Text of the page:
Punishment And Purpose ~ From Moral Theory To Punishment In Action

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Justice

Contents

List of tables and figures
Foreword – John Braithwaite

1. Introduction

2. The theoretical debate
– 2.1 Introduction
– 2.2 The need for philosophies and theories of punishment
– 2.3 Categorisation of philosophical theories
– 2.4 Retributivism
– 2.4.1 Negative and positive retributivism
– 2.4.2 The intuitionist approach
– 2.4.3 Restoring a balance
– 2.5 Utilitarianism
– 2.5.1 Bentham and Beccaria
– 2.5.2 Individual or general prevention? Muller’s utilitarianism pur sang
– 2.6 Mixed theories
– 2.7 Restorative Justice

3. Penal attitudes
– 3.1 Introduction
– 3.2 What is a penal attitude?
– 3.3 Why measure penal attitudes?
– 3.4 Approaches to the measurement of penal attitudes
– 3.4.1 Quantitative research
– 3.4.2 Qualitative research
– 3.4.3 Some final remarks

4. Development of a measurement instrument
– 4.1 Introduction
– 4.2 Measurement approach
– 4.3 Selection and formulation of attitude statements
– 4.4 Study I
– 4.4.1 Data collection and sample
– 4.4.2 Analysis and results
– 4.5 Revision
– 4.6 Study II
– 4.6.1 Data collection and sample

5. Intermezzo: legal context of the study
– 5.1 Introduction
– 5.2 Organisation of Dutch criminal courts2
– 5.3 The Dutch sentencing system
– 5.4 The discretionary powers of Dutch judges

6. Penal attitudes among Dutch magistrates
– 6.1 Introduction
– 6.2 Data collection
– 6.3 Response
– 6.4 Sample
– 6.5 Testing the structural equation model of penal attitudes
– 6.5.2 Interpretation
– 6.6 Rating scales for penal attitudes
– 6.7 Penal attitudes and background characteristics
– 6.8 Salience and assessment of colleagues’ attitudes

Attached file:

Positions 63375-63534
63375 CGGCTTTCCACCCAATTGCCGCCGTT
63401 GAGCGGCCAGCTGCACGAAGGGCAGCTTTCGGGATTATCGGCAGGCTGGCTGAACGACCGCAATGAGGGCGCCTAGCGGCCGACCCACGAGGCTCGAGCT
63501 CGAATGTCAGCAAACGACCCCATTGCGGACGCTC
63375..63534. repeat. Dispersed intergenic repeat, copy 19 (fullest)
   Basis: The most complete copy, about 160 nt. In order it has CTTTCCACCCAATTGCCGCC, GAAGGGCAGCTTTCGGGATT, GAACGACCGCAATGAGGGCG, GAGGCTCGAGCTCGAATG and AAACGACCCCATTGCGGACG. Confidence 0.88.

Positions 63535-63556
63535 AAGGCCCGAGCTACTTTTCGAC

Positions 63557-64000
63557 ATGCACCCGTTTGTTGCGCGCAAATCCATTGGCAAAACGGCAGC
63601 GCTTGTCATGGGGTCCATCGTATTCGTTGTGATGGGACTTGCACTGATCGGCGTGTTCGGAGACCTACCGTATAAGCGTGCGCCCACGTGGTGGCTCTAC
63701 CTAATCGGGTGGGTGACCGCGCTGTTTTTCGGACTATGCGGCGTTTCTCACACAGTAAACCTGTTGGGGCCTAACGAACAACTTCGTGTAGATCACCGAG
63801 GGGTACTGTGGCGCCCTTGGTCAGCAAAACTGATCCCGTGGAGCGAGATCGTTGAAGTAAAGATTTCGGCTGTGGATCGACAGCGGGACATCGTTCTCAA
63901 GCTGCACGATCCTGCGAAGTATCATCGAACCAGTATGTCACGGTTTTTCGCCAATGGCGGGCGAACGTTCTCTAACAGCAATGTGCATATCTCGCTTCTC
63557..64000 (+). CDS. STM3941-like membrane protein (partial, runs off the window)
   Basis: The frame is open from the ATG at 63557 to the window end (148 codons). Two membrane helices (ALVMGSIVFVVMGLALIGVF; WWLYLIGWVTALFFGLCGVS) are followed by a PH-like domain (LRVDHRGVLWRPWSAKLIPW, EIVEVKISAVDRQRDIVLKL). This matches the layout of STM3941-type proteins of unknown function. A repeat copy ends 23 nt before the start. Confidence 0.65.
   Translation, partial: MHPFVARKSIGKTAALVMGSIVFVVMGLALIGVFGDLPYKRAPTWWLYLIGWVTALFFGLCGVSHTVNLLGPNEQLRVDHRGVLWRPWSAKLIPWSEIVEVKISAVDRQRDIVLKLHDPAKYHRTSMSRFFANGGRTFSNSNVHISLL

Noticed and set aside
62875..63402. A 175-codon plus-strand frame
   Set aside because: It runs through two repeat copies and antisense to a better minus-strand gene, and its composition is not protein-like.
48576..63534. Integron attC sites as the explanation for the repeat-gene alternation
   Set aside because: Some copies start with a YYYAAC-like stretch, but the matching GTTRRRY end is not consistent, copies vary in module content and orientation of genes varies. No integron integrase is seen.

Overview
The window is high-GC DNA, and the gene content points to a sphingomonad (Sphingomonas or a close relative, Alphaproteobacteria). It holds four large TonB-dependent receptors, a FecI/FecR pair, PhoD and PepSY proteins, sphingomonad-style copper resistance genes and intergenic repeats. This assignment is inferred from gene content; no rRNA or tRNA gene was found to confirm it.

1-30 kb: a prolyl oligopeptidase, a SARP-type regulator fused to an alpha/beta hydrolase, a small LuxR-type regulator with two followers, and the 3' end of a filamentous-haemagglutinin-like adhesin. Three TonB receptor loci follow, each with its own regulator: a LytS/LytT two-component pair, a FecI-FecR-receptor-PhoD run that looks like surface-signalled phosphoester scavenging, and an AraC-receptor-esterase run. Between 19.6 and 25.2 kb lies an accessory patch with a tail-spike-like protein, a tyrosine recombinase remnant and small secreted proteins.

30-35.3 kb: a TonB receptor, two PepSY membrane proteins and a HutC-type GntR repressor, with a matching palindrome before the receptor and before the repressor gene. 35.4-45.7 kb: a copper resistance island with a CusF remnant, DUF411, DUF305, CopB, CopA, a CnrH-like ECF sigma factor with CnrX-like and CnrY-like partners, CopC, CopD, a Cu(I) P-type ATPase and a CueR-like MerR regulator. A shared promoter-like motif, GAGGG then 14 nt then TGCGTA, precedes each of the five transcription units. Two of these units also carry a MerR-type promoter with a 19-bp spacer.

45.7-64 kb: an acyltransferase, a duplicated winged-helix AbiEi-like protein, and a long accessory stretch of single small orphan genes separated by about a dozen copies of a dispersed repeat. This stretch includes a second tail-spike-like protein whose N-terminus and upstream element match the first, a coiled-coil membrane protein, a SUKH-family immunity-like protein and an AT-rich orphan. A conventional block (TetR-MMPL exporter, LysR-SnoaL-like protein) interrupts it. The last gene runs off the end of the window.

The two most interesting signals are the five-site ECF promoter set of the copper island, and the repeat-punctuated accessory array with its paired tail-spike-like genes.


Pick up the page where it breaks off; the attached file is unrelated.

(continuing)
7. Punishment in action: development of a scenario study
– 7.1 Introduction
– 7.2 Goals of the scenario study
– 7.3 Method
– 7.4 Design
– 7.5 Measures
– 7.6 Selection of vignettes

8. Punishment in action: the scenario study
– 8.1 Introduction
– 8.2 Data collection and sample
– 8.3 Examining framing effects
– 8.4 Preferences for the goals of punishment
– 8.5 Sanctions
– 8.6 Goals of punishment and sanctions: consistency and relevance
– 8.7 Penal attitudes and goals of punishment: consistency and relevance
– 8.8 Concise review of findings

9. Summary and conclusions

10. References

Appendix 1 ~ 4

Appendix 1 Vignettes
Appendix 2 Coding of sentences
Appendix 3 Rank orderings of goals of punishment
Appendix 4 Canonical correlation analysis in the scenario study

Acknowledgements
This book is based on my dissertation. I worked on it at the Netherlands Institute for the Study of Criminality and Law Enforcement (NSCR) in Leiden. The Institute provided me with an interesting and instructive working environment and graciously extended its hospitality to me when the dissertation was overdue. The work would have been further overdue without the support I received from colleagues, including the technical and administrative staff. Furthermore, I doubt that in the future I will ever be able to combine work and fun as in the early years at the institute with the ‘Jackson Five’   (Danielle Otten, Janet Herbrink, Nathalie Vriezelaar, Francis Pakes and myself). I thank NSCR, the ‘Dr. Hendrik Muller’s Vaderlandsch Fonds’ and the ‘Meertens Bianchi Fonds’ for providing financial support in publishing this work.

Many people contributed to making this book possible. I would like to mention some to whom I feel especially indebted. I thank John Michon, Janet Jackson and Jan Fiselier who were closely involved in the project as supervisors. Their comments, suggestions and encouragement during our regular discussions were essential in making difficult choices and in keeping the research on the right track. I would further like to thank Joop Vruggink, Rien van der Leeden, Peter van Koppen, Hans Nijboer and Huib Pellikaan for their advice and help in various stages of the project and for being invaluable sparring partners. I thank John Braithwaite for his critical reading of the manuscript and valuable suggestions. The support and encouragement which I received from my parents and Jacky were absolutely vital for completing this work. I would like to stress that any credit for this book is, to a substantial degree, due to everyone mentioned. I would further like to point out that this would have been a very different book without the kind cooperation of many students as well as many judges and justices working in the district courts and the courts of appeal in the Netherlands. Their time and effort are greatly appreciated.

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